It was already past noon on Sunday, and Magdy, the general coordinator of the popular committee, is still running around through the slum, knocking on the doors of community members whom he has a hard time to convince to join the march. It was planned for 11 am.
Others are writing slogans on white sheets of paper that are immediately displayed to the media by children. “Hold them up higher for the photographers,” they are told.
A big banner arrived, and on it were pictures of people in slum conditions, accompanied by the text: “They will not remain silent forever. The poor of your country have reached a boiling point, and one day they will revolt.”
The ramshackle organization feels like a reflection of the haphazard maze of shacks.
Sunday marked the first march held by the people of Ramlet Bulaq, a central Cairo informal settlement, in response to a call by from a local popular committee to protest abuses by security officers. These include arbitrary and violent arrests, nighttime raids and the failure to disclose the locations where detainees were being held. Egypt Independent documented residents’ testimonies of these violations in previous reports, in which residents also spoke of being subject to torture.
The march moved from the slum, located immediately behind the opulent Nile City Towers, to the Bulaq public prosecutor’s office. Once there, they presented residents' testimonies, which recounted the violations of security forces by named police officers, whose prosecution they were demanding.
Furthermore, they demanded a 20 June governorate decree confiscating their land be rescinded, and an end to “oppression we will no longer accept,” as the popular committee statement read.
Hammad Arabi, the head of the popular committee, thinks the arrests are connected to attempts by the Cairo Governorate and the owners of Nile City Investments to confiscate the lucrative land the slum sits on. Telecommunications tycoon Naguib Sawiris and wealthy Saudi investors belonging to the Shobokshi family are the main owners of Nile City.
“Arbitrary arrest is part of a strategy to terrorize us into leaving, so that they can build five-star hotels and make millions,” he said. “But we won’t accept this, that’s why we are breaking out and applying pressure through the media and peaceful protest,” he adds.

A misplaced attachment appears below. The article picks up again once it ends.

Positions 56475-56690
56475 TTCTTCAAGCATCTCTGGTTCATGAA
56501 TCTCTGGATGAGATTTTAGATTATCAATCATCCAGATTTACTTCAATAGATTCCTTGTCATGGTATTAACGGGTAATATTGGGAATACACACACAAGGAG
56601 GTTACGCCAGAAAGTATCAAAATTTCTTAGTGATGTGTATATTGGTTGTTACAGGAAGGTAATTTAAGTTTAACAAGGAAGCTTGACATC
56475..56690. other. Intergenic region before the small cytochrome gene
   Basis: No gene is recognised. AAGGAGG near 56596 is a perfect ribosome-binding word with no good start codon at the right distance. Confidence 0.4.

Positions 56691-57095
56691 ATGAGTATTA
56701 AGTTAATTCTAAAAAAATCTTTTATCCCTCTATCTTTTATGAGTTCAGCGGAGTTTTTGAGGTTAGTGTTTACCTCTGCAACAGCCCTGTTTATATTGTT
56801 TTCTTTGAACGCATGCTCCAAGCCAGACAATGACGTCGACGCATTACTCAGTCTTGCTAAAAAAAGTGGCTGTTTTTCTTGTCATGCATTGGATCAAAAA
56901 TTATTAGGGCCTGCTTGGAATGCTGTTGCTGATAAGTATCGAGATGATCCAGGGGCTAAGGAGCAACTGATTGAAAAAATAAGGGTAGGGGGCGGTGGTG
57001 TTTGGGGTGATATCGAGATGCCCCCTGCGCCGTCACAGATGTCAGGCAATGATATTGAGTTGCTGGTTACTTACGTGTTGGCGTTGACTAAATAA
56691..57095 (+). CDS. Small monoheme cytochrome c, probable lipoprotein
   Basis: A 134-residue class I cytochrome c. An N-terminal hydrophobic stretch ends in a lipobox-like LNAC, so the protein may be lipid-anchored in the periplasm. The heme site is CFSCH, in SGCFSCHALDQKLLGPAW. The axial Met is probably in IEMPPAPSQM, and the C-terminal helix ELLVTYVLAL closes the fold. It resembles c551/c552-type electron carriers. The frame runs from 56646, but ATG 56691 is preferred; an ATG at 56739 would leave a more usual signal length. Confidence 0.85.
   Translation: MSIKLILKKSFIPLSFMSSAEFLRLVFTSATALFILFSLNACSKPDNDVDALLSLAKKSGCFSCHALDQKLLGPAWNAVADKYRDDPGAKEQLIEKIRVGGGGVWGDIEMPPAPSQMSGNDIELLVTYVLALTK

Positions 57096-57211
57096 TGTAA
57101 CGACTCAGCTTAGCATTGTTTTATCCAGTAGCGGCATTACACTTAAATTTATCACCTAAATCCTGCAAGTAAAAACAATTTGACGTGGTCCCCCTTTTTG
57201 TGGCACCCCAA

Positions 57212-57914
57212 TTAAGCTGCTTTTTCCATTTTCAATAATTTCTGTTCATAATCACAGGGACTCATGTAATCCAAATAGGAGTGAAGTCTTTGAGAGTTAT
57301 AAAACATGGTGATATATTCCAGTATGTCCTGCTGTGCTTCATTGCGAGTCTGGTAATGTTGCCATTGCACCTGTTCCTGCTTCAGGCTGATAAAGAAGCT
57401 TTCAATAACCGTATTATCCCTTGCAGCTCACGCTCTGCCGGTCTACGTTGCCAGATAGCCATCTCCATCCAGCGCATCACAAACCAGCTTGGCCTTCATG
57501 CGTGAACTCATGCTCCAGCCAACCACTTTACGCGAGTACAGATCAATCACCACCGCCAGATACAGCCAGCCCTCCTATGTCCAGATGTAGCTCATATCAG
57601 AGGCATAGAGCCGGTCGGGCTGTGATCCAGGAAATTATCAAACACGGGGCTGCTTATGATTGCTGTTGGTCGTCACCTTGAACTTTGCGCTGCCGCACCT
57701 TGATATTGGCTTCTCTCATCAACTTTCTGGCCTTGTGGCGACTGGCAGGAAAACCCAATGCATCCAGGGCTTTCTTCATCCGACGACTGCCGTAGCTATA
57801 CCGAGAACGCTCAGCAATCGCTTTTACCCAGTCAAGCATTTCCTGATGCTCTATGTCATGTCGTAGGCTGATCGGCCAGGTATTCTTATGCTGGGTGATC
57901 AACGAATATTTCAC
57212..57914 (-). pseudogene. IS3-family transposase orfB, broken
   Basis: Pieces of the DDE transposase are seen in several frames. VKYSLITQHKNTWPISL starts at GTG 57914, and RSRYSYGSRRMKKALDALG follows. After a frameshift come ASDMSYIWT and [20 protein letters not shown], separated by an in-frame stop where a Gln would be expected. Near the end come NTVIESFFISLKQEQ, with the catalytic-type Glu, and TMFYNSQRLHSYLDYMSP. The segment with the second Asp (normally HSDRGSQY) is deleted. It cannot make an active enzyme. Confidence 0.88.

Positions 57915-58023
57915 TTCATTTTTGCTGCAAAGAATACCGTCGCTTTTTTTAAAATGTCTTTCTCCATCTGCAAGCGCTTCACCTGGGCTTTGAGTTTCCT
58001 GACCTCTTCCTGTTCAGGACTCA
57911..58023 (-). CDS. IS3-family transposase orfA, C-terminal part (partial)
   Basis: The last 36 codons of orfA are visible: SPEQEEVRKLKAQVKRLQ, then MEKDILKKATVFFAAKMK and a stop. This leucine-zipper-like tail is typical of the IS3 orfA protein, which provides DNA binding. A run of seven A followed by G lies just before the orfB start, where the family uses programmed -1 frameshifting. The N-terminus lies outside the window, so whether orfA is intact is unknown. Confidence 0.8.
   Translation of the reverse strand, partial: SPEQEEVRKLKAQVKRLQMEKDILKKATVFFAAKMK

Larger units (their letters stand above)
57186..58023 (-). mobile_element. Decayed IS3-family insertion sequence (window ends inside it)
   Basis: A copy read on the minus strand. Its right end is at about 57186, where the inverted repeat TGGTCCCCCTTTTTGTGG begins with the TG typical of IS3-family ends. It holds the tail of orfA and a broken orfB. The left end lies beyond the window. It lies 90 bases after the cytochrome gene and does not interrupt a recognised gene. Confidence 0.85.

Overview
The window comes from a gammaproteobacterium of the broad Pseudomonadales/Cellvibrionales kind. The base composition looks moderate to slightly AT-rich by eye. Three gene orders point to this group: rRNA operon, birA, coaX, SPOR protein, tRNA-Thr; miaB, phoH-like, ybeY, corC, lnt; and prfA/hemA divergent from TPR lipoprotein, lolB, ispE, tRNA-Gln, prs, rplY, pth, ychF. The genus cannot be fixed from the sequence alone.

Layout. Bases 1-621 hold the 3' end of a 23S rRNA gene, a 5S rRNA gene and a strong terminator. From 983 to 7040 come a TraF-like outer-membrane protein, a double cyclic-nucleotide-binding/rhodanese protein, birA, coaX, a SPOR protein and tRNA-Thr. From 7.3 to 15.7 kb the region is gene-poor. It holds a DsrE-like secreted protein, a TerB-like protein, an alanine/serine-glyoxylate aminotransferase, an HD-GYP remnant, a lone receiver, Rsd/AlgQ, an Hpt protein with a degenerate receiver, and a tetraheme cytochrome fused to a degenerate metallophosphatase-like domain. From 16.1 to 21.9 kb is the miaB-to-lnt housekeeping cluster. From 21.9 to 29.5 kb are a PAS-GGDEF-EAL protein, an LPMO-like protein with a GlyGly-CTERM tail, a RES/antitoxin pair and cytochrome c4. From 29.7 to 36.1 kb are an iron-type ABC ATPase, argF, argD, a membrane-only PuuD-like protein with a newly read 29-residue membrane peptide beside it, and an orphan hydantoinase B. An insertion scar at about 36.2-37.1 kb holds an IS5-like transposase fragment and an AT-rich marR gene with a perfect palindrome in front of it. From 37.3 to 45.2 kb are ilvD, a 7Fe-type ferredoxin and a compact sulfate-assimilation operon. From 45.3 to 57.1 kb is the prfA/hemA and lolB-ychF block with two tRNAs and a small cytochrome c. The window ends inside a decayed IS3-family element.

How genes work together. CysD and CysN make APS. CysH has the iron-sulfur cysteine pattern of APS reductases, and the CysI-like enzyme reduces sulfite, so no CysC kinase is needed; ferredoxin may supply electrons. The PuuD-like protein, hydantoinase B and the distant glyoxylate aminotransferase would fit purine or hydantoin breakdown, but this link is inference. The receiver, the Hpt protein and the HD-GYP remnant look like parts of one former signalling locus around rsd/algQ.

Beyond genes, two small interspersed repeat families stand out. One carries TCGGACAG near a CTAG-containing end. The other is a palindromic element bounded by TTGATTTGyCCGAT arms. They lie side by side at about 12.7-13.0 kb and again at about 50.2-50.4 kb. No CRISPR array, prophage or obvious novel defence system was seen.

Speaking to Ramlet’s residents, one gets the impression that the security forces have not left a single family of the 350 in the community untouched. In August, masked special forces performed nighttime raids, kicking in doors and violently arresting mainly young men. This instilled a deep sense of fear in the community, deterring many from joining the protest.
The wave of arrests came after slum residents clashed with security forces at the Nile City Towers on 2 August. The clashes broke out after a tourism police officer shot dead resident Amr al-Bunni, who went to the Fairmont Hotel to demand pay for work as a temporary security guard that had been denied him.
Shaimaa Atef, a researcher at the Egyptian Initiative for Personal Rights, says these arrests were arbitrary: “The police picked up a list of names, but there is no evidence to suggest that any of the 24 currently detained had anything to do with the clashes.” Atef further describes the conditions in prison as “bad, like any other Egyptian prison,” and cites the example of Walid Hassan Mohamed, a detainee who has been denied treatment for an eye injury.
This did not, however, deter more than one hundred community members, among them young children, elderly men and women and members of Ramlet’s popular committee, from marching for the release of their relatives. They were accompanied by activists from the Socialist Popular Alliance Party and a herd of journalists, whom they guided through the slum “to show the conditions we are living in here,” as one member of the popular committee put it.
Ramlet Bulaq’s residents live in run-down shacks and lack basic facilities, such as running water. They make for an extreme juxtaposition with the gleaming Nile City Towers, home to wealthy companies, a nightclub and the Fairmont Hotel, which has a swimming pool on its roof.
The group of protesters gathered right before the exit of the slum, hesitating briefly, as if nervous about whether or not the streets would recognize their ordeal. After a short pause, the residents walked out, past the four Central Security Forces trucks lined up there since the beginning of August and on to the Nile Corniche.
They claimed a physical — and loud — presence in the heart of Cairo, as they marched past affluent hotels and banks stacked up along the banks of the Nile.
“We live like animals, and we are treated like that because there is not a single official that listens to us. Today I finally have the feeling that we exist,” says 40-year-old Fatma Mohamed Ahmed, who was leading slogans, chanting “The voice of the poor is rising,” and “Release our children from your cells.”
Ahmed, born and raised in Ramlet, has not seen her son since the clashes, who fled out of fear of being arrested. The latest arrest took place just one day before the march.
When the protesters walked past the Nile City Towers, they chanted with an almost zealous passion, targeting Sawiris and Shobokshi whom they hold accountable for much of their grievances. “We will not leave, we will not sell, we will die on our land,” they chanted as they gestured towards the gleaming towers.
In the meantime, Magdy, who was holding a picture of his brother Walid, was seeing to it that curious passers-by were informed of the reasons for this protest. “We are not thugs, we are people whose rights are being violated. Our rights are being violated because we are poor, but the poor are breaking out now and there is no turning back,” he told them.